TritonWear Analysis: Men’s 400 Free at FINA World Championships

TritonWear and Swimming World partner to bring you the best in swimming race analysis for the 2017 Fina World Championships. With the power of TritonWear, you can access 12+ metrics for all athletes simultaneously, display the results in real-time to unlimited screens on deck, and review later in an easy to use interface for monitoring progress and identifying trends over time.

The first day of any international championship is always exciting, especially when the first finals event is an anticipated showdown between rivals Sun Yang and Mack Horton. It became even more interesting with a twist from Felix Auboeck of Austria, surprising everyone in prelims as he secured the top seed position going into finals. Everyone was curious, wondering where he had come from, considering his less than top 20 finish in Rio just over a year prior, and his entry rank for this event not in the top 8 at all.

All eyes were on this race heading into finals this evening; would Auboeck hold the lead against his experienced competitors, would Sun relinquish his title allowing someone new to come out on top, and how will Horton perform, being seeded 5th going into the race.

In this first 50, Horton and Gabriele Detti had the same split time, speed, and walls, however Detti took 4 extra strokes, costing valuable energy in this first length. Park Tae Hwan had a great start, finishing first first at the 50m mark, with the third highest stroke index, he is poised for a successful race. Sun swam the technically most efficient first length, but his underwater time was the shortest, causing him to finish 2 100ths of a second behind Park. After the first 50 it seems Auboeck and Detti could benefit from stroke efficiency, while Sun could lengthen his break out.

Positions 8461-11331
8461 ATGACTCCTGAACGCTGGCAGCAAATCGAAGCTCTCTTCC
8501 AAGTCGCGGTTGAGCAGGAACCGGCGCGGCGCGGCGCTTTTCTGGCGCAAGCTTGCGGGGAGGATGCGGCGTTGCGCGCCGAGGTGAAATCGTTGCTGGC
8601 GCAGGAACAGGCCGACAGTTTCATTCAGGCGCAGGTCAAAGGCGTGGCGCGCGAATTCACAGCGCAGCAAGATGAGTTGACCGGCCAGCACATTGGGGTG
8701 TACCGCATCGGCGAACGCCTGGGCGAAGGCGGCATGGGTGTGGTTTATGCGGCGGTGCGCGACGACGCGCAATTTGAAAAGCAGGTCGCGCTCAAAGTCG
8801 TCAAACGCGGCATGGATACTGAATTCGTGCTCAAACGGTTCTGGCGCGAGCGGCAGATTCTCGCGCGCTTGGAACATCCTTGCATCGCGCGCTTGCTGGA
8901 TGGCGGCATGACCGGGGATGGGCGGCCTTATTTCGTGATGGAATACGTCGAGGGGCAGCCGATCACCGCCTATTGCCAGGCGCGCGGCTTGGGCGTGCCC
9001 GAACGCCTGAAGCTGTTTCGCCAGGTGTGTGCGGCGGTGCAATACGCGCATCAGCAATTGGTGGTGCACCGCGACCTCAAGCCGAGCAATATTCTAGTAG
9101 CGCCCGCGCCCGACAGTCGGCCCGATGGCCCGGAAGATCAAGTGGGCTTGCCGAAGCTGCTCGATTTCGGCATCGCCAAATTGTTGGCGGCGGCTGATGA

At the 100m mark, Park is still in first, but Sun is very close behind. Horton is maintaining a lower stroke count than the rest, with the highest efficiency. If he could speed up his stroke count even slightly, while maintaining his stroke rate, he would be well positioned to lead this race. Detti has fallen behind, tied with Auboeck, he is taking the most strokes, but has the slowest speed. If he could increase his DPS and maintain the stroke count, it would be a very different race for him.

As we hit the 150m mark, Sun has taken the lead, with Park still very close on his heels. Both are swimming very similar races, with short underwaters and identical DPS. If Park can just slip one extra stroke in, without losing speed, he’d pull ahead at this point. Detti is showing signs of fatigue; his stroke count continues to rise, while his DPS and speed fall. He should work on lengthening his stroke to conserve his energy for the latter part of the race. Auboeck got through this length losing minimally on all metrics, if he is able to maintain this level of consistently through the balance he’ll could be ok, but if he continues to lose pace at this rate, he may be in trouble.

With half the race behind them, Sun continues to dominate on all fronts. Horton and Park swam basically identical lengths again here, but Park has the lower stroke rate, allowing him to come in slightly faster than Horton. Dettie and Auboeck are again tied for 4th place, and basically matching each other on stroke count, speed and walls. Auboeck is getting considerably more distance per stroke, which is allowing him to maintain pace with the pack.

After 250m, the gap widens between Sun and the rest of the field, even in the face of Horton showing a stronger length in terms of efficiency. Park is starting to lose pace at this point, his endurance not able to maintain through the duration of this race. He is still ahead of Detti here, but is slowing much faster previous lengths. Both Detti and Auboeck had better splits than the previous couple lengths. It is certainly interesting timing for a burst of energy, let’s see if they can maintain the faster pace for the last 150m of this race.

With 100m left to go, Sun is still out in front, but Detti actually registers the fastest split this length. While technically he is still the least efficient, his high stroke count is working in his favour, similar to ledecky’s style of racing. Auboeck is unable to maintain the burst of speed he showed in the last 50m, slightly losing ground on the field at this point again. Horton has remained very consistent throughout the entire race, his stroke count only climbing by 2 strokes in the first 2 lengths consecutively, then remaining while all other competitors rates rose. At this point showing the technically most efficient stroke, saving himself valuable energy for the last 100m.